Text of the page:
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Revista da Sociedade Brasileira de Medicina Tropical

Print version ISSN 0037-8682On-line version ISSN 1678-9849

Rev. Soc. Bras. Med. Trop. vol.48 no.4 Uberaba July/Aug. 2015 

Major Articles

Trends and factors associated with dengue mortality and fatality in Brazil

Enny Santos Paixão1 

Maria da Conceição Nascimento Costa1 

Laura Cunha Rodrigues2 

Davide Rasella1 

Luciana Lobato Cardim1 

Alcione Cunha Brasileiro1 

Maria Gloria Lima Cruz Teixeira1 

1Instituto de Saúde Coletiva, Universidade Federal da Bahia, Salvador, Bahia, Brasil.

2London School of Hygiene and Tropical Medicine, London, United Kingdom.



Studies that generate information that may reduce the dengue death risk are essential. This study analyzed time trends and risk factors for dengue mortality and fatality in Brazil from 2001 to 2011.


Time trends for dengue mortality and fatality rates were analyzed using simple linear regression. Associations between the dengue mortality and the case fatality rates and socioeconomic, demographic, and health care indicators at the municipality level were analyzed using negative binomial regression.


The dengue hemorrhagic fever case fatality rate increased in Brazil from 2001 to 2011 (β=0.67; p=0.036), in patients aged 0-14 years (β=0.48; p=0.030) and in those aged ≥15 years (β=1.1; p<0.01). Factors associated with the dengue case fatality rate were the average income per capita (MRR=0.99; p=0.038) and the number of basic health units per population (MRR=0.89; p<0.001). Mortality rates increased from 2001 to 2011 (β=0.350; p=0.002).Factors associated with mortality were inequality (RR=1.02; p=0.001) high income per capita (MRR=0.99; p=0.005), and higher proportions of populations living in urban areas (MRR=1.01; p<0.001).


The increases in the dengue mortality and case fatality rates and the associated socioeconomic and health care factors, suggest the need for structural and intersectoral investments to improve living conditions and to sustainably reduce these outcomes.

Keywords: Dengue; Mortality; Fatality; Trend; Social determinants


Globally, dengue is the most important arboviral disease, because the incidence of infections has increased in recent decades, it has a wide geographic spread, and it can progress to serious and lethal forms; it has been prominently placed among the world's major health problems 1 .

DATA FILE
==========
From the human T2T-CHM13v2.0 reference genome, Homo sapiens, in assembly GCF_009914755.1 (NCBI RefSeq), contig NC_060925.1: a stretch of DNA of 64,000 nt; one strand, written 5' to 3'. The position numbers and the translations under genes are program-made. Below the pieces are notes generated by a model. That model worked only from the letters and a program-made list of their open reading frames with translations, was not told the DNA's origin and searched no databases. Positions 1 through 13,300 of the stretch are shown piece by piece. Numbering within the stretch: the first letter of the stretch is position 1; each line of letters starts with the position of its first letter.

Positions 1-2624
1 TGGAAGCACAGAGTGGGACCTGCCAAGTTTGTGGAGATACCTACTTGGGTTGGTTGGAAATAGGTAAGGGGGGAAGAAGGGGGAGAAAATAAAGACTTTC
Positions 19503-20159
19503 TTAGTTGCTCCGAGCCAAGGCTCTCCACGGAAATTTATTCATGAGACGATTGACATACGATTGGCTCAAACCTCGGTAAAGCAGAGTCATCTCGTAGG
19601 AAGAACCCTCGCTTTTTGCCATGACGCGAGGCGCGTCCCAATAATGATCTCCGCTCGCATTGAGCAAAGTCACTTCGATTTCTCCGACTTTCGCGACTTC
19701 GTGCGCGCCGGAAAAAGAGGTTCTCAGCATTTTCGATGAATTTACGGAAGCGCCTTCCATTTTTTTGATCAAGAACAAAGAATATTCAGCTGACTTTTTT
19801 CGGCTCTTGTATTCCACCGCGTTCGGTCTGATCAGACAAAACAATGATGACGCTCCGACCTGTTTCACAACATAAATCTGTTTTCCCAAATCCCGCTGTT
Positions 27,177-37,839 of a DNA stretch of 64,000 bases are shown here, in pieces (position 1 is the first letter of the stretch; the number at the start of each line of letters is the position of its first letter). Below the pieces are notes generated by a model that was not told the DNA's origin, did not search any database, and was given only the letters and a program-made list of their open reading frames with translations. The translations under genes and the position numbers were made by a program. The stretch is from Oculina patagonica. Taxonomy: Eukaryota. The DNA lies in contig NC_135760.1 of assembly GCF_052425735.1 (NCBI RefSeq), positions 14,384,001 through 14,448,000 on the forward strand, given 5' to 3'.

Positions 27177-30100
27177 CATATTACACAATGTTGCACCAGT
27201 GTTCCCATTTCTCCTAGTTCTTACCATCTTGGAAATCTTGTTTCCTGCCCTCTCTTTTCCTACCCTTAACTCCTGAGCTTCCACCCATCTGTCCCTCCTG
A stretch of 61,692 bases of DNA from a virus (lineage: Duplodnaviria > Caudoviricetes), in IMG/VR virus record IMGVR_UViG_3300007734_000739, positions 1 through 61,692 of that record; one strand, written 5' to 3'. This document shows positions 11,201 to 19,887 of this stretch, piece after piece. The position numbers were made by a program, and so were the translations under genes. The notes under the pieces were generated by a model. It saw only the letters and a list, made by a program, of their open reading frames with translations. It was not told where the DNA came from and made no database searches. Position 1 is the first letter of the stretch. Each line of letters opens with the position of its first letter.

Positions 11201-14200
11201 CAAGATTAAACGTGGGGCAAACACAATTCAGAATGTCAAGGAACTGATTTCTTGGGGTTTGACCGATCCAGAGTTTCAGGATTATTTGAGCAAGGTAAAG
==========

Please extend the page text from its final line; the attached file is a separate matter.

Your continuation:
The first dengue epidemics associated with deaths were reported in the Americas in 1980, and, since then, the numbers of dengue-related deaths have increased continuously 2 . During the first decade of the 21 stcentury, half of the dengue related deaths in South America occurred in Brazil 3 . Until 2006, and unlike dengue in Southeast Asia, this viruses was more common in adults in Brazil. In 2007, a marked shift in its age distribution had occurred, and it mostly affected children, among whom there was a higher incidence of severe cases 4 . This shift in the age distribution reversed in 2010, when dengue cases predominately occurred among those who were aged over 15 years 5 . Despite these trends and shifts, few studies have investigated the mortality or case fatality rates, or changes in the age profiles of dengue patients.

Since 2007, the number of dengue - related deaths in Brazil has gradually increased, with the mortality rate increasing from 0.01/100,000 people in 2000 to 0.4/100,000 people in 2010, when the dengue hemorrhagic fever (DHF) case fatality rate reached 12%, which was the highest rate recorded in this decade 5 . Among the Latin American countries, Brazil has made the greatest effort to control dengue fever (DF) and reduce its fatal outcomes 6 . Between 2001 and 2005, the cost of dengue to Brazil was estimated at US$322 million, with approximately 3% of this amount spent on deaths, which, on average, led to the loss of 1,391.68 years of potential life 7 . Despite recent advances in Brazil's health care system, problems remain that must be tackled. Specifically, social position strongly influences access to use and quality of health care services 8 9 .